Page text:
The past few weeks have brought headlines that ask us to grapple with our deepest hurts and fears. Among them was news of the death of Robin Williams.
Christians can be clumsy when it comes to deciphering mental health issues. A thousand voices rushed to weigh in on the selfishness of suicide. Some mused on how a death like Williams’ illustrated the emptiness of life apart from a relationship with God. Those who expressed sorrow over his death were scolded for their blind adoration of celebrity, and even called racist or provincial for grieving a headline less grievous than others that vied for our emotional capacity last week.
But I openly admit that it hit me hard.
Maybe that’s because my former pastor (the one whose message led my son to Christ) put a gun to his head.
Maybe that’s because I helped my dear friend clean out the apartment where his father answered hopelessness with finality.
Maybe it’s because depression and mental illness know my family.
The sentiment that best captured the way I felt about Williams’ death (and the response of others to it) was expressed by my cousin Amy on Facebook. She said simply:
“For those of you who judge suicide, feel grateful.”
Yes, grateful. Because if you are able to sit comfortably in judgment on it you cannot have sat next to its casket and recognized its face as that of someone you loved. Only someone able to hold suicide at arm’s length could write and post some of the things that were written this past week. We are so quick to process tragedy out loud and online. I wonder if a few decades from now we will have learned a more measured approach to broadcasting our thoughts.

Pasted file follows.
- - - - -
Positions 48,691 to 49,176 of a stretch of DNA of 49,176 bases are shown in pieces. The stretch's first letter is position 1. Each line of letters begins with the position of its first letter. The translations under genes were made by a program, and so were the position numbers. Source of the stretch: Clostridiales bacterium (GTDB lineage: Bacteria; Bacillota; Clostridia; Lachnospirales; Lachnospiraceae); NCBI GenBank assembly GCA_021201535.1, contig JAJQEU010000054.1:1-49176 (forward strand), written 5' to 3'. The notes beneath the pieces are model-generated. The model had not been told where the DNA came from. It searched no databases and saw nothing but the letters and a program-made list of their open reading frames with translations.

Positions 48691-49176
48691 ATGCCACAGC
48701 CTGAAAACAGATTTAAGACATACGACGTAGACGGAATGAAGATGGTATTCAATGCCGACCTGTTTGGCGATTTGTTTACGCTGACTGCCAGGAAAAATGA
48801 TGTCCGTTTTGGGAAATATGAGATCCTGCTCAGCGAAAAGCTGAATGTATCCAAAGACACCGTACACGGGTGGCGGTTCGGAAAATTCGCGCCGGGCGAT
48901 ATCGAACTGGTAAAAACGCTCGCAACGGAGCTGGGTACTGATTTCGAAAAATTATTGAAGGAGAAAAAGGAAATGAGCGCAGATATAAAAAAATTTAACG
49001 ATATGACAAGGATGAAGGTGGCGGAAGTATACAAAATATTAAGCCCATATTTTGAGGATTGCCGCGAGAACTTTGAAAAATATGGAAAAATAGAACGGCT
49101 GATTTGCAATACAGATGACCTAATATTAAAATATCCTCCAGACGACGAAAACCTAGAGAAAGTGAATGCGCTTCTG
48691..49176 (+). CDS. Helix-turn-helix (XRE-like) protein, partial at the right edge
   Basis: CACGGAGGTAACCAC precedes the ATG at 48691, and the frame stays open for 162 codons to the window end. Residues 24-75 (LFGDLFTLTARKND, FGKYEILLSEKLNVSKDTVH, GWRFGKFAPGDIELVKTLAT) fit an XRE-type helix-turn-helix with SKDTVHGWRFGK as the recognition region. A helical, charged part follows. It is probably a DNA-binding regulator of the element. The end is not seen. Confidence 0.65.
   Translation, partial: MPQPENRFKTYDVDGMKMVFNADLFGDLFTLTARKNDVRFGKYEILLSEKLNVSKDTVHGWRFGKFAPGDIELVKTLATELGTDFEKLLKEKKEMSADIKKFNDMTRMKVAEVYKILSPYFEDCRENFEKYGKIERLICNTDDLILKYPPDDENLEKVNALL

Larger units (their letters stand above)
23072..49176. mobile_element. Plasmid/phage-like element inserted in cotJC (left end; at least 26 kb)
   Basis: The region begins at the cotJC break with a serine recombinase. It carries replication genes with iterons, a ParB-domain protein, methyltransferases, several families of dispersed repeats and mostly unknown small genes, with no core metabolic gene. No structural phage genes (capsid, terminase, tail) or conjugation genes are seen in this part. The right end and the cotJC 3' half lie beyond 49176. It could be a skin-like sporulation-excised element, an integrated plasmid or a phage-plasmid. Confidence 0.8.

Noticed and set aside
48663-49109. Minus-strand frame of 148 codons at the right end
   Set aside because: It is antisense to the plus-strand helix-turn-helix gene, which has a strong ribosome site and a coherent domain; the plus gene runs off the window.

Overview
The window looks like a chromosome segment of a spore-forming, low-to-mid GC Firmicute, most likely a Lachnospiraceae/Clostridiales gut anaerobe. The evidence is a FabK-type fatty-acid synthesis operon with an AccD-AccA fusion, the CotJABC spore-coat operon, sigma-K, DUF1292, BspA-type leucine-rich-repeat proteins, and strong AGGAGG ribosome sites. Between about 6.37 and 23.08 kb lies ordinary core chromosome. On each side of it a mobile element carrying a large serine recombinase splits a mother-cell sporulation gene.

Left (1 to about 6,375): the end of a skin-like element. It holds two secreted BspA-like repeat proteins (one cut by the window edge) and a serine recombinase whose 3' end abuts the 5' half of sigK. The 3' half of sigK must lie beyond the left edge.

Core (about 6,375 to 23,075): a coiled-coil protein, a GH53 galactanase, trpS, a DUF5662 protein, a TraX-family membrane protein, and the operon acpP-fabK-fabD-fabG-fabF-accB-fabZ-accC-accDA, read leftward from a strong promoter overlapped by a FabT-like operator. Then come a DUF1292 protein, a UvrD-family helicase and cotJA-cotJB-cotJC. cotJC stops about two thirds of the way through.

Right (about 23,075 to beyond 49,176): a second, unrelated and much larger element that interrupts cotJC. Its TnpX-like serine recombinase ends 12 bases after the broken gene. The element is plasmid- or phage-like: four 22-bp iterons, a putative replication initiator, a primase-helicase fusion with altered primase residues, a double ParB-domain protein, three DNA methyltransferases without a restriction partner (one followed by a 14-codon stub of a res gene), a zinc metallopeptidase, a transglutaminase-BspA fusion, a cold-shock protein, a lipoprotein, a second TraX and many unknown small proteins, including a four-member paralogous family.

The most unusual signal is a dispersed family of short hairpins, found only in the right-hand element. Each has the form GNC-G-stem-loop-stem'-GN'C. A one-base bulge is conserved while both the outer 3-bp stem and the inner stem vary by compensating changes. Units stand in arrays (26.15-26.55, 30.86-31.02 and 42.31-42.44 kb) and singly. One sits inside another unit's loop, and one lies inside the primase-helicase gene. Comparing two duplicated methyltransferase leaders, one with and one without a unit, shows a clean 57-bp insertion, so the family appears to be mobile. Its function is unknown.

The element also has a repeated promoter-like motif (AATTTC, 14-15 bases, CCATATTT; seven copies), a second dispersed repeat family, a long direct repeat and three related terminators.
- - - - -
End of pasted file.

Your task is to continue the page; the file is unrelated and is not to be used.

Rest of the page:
Those who know suicide also feel grateful, though for different reasons. We feel grateful for the time we had and for the memories we hold. We feel grateful for the irreplaceable contributions those we have lost made to our lives and to the world. And we feel grateful for the solace of shared understanding among the community of those who know that suicide is not simple, that it invalidates neither the gift of a person’s life nor the love we felt for them.
We buried Amy’s brother, my cousin, in the frozen ground of February. He was not a coward. He was not selfish. He was brave and giving, brash, bright and beloved. He was a gift.
At the very least, anyone who has ever known the lightness of heart a Robin Williams monologue could infuse ought to find room to grieve his loss. If laughter is the best medicine, Robin Williams was an exceptional doctor. As with all the best medicines, we learned to our sorrow that the cost was dear. If you choose to judge him, please have the courage of your convictions never to laugh again at another of his brilliant contributions. We have all laughed at his expense, whether we knew it or not.
So forgive me if I mourn him. I cannot keep his story at arm’s length, and my guess is that many people you know cannot either. They have been fighting for their breath this week, avoiding the evening news, quietly coaching themselves to do the next thing and to cling to whatever healing they have found. So if you don’t know suicide as they do, be grateful. And let your gratitude prompt you to pray for the comfort of those who mourn. Those are words which we can never speak too hastily, and which we will never have cause to regret.